To Be Noticed

Somewhat to my surprise, I have recently gained a new insight into a key element of what goes on here, in an area that I thought had been thoroughly analyzed from ever-so-many angles from the very first days of the school’s founding. It came unexpectedly as a result of my coming across a quote from Arthur Conan Doyle’s Sherlock Holmes, who was explaining his skills to Dr. Watson, his companion and recorder, saying, “I only see what you see, but I have trained myself, Doctor Watson, to notice what I see.” Suddenly, I realized that conceptualizations that we have made for half a century could easily be clarified and enriched by reference to Holmes’s comment.

Consider this: how have we often summarized our attitude towards “children”. Looking back at our writings over the years, one finds three basic formulations, each of which is accurate, each of which has considerable meaning – but none of which, I have now come to realize, encompasses one of the key aspects of what goes on here. It’s worth examining those formulations before addressing the main point I want to make here.

(1) The school endows every student with the same unalienable rights that they will possess as adult citizens of the United States.

The idea that there should be age distinctions with respect to guaranteed human rights did not seem to us to be justifiable, any more than such distinctions made sense with regard to other differences, such as gender, ethnic origin, or race. The march towards equal legal rights for all adults started with a clear ideal statement in the Declaration of Independence in 1776, but fell far short of implementation at that time. It took almost two centuries for the law of the land to fully embrace this ideal – except where children were concerned. People under the age of majority were legally devoid of rights, and subject to absolute control by different categories of adults throughout their childhood.

There seemed to us to be two things fundamentally wrong with this picture, one theoretical, one practical. The theoretical problem lay in the conceptual foundation for this state of affairs. Invariably, that boiled down to the notion that children lacked the judgment necessary for them to be held accountable for their actions; that they could not carry the burden of responsibility for what they did; and that they had to be governed by rules set down by various adults in their lives. One looks in vain for reasoned justification for this notion. It appears out of nowhere as something too obvious to require evidentiary backing – a generally accepted truth that is, to borrow a phrase from the Founding Fathers, “self-evident”.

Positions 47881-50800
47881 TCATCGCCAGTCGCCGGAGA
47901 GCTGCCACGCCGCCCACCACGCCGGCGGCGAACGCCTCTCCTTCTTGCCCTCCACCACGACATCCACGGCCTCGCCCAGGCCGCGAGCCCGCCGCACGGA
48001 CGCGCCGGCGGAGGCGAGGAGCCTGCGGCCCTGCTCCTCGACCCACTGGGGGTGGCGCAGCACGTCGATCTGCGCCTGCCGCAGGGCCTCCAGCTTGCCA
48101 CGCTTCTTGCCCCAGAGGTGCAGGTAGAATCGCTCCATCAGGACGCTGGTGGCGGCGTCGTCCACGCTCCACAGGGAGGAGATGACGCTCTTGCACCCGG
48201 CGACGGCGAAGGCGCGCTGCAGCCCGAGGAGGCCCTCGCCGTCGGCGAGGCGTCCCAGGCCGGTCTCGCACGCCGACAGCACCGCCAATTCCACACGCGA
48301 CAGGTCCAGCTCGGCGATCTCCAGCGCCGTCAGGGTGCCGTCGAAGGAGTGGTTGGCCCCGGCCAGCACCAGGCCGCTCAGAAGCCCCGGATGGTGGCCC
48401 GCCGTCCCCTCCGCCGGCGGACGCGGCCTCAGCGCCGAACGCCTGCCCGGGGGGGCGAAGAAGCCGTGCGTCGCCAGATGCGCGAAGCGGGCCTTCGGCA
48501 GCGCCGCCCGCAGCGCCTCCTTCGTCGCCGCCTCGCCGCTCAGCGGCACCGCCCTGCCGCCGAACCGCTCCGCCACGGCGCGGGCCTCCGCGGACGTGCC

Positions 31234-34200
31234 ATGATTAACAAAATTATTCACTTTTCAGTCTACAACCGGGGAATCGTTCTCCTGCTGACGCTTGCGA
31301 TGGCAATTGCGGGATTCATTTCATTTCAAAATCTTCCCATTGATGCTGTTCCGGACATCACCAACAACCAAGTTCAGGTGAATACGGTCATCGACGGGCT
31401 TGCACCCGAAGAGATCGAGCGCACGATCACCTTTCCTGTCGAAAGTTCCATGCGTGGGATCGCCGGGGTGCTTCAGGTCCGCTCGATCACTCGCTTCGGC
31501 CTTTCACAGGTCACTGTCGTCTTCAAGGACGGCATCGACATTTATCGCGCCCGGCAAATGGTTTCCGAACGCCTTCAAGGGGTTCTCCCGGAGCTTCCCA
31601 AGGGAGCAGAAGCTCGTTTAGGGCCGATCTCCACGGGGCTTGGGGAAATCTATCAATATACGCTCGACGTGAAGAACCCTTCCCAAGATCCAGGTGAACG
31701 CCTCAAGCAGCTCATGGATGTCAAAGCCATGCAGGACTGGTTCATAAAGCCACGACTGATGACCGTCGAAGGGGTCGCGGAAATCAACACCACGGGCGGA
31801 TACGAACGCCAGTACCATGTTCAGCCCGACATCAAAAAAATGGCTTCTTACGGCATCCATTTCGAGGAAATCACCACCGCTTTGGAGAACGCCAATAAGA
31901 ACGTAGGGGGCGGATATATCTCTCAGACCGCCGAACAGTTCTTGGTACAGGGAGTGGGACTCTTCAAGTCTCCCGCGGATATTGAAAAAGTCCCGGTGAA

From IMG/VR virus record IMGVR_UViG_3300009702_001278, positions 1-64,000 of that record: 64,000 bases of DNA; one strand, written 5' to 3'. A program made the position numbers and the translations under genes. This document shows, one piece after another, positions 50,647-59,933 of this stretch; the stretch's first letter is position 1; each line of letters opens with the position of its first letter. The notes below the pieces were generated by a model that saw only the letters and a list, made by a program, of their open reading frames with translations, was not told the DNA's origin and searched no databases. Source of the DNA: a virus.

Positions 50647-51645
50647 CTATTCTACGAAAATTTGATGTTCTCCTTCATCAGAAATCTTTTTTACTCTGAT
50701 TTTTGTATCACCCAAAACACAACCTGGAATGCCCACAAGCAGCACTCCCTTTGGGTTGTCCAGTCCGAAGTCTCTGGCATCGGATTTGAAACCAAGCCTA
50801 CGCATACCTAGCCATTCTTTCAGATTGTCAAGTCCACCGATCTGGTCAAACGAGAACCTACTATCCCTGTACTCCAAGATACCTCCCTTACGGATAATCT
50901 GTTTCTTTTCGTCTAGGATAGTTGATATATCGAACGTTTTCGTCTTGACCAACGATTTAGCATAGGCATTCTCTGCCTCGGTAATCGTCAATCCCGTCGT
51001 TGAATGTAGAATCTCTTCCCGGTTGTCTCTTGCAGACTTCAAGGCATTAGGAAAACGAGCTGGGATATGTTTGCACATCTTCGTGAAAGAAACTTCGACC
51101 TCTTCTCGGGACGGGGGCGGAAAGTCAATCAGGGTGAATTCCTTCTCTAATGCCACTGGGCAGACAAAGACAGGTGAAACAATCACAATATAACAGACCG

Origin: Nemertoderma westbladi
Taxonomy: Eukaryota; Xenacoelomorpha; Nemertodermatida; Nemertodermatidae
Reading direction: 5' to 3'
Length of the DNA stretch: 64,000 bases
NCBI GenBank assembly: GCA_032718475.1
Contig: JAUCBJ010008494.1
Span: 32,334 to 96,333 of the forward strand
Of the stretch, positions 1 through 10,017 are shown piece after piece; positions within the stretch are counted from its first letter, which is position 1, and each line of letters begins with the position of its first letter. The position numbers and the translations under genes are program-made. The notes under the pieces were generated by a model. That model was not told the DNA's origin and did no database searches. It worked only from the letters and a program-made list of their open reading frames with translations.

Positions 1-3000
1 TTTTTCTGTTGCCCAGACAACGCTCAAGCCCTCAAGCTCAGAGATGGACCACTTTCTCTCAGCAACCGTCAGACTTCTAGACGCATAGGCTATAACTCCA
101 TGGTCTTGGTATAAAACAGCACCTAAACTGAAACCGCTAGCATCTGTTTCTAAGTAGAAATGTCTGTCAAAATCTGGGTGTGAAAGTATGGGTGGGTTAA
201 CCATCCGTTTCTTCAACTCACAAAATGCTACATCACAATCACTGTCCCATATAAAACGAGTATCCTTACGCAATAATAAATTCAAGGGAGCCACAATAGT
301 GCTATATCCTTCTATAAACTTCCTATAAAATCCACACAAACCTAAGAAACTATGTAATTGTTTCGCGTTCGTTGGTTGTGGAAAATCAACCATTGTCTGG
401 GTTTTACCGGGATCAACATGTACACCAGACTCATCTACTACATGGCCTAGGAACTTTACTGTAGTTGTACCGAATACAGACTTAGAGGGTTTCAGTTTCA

The closest thing to an attempt to defend this concept that I have ever encountered had to do with the fact that children have less life experience than adults – in fact, so much less, that they can’t be relied on to exercise judgment in most situations. Now, until fairly recently, I have often been in the presence of older people whom I admire, who have much more life experience than I do, and whose judgment I respect. But it never occurred to me to place myself under their control, nor would such a surrender of independence occur to anyone over the age of 18 in this country who is in the presence of older adults. We do not, in America, place ourselves in the hands of our presumably wiser elders.

So where is the actual evidence for the need to deprive children of their rights? Nowhere. It doesn’t exist. We knew that this was the case when we developed our frameworks for the school, and we rejected outright any claim for an age differentiation with regard to rights. We did this out of a firm belief that the basic elements of being “human” are present from very early childhood, and that the word “human” in “human rights” must therefore include children.

As it turned out, the accumulated experiences of school life at Sudbury Valley provided, year in and year out, all the evidence needed that granting children the same rights as adults created a community in which young people, like adults, built world-views, weighed decisions, and comprehended the ideas of responsibility and accountability. It has been a long time, indeed, since anyone in the greater school community has given the slightest consideration to the matter; it has become, indeed, “self-evident” to us all.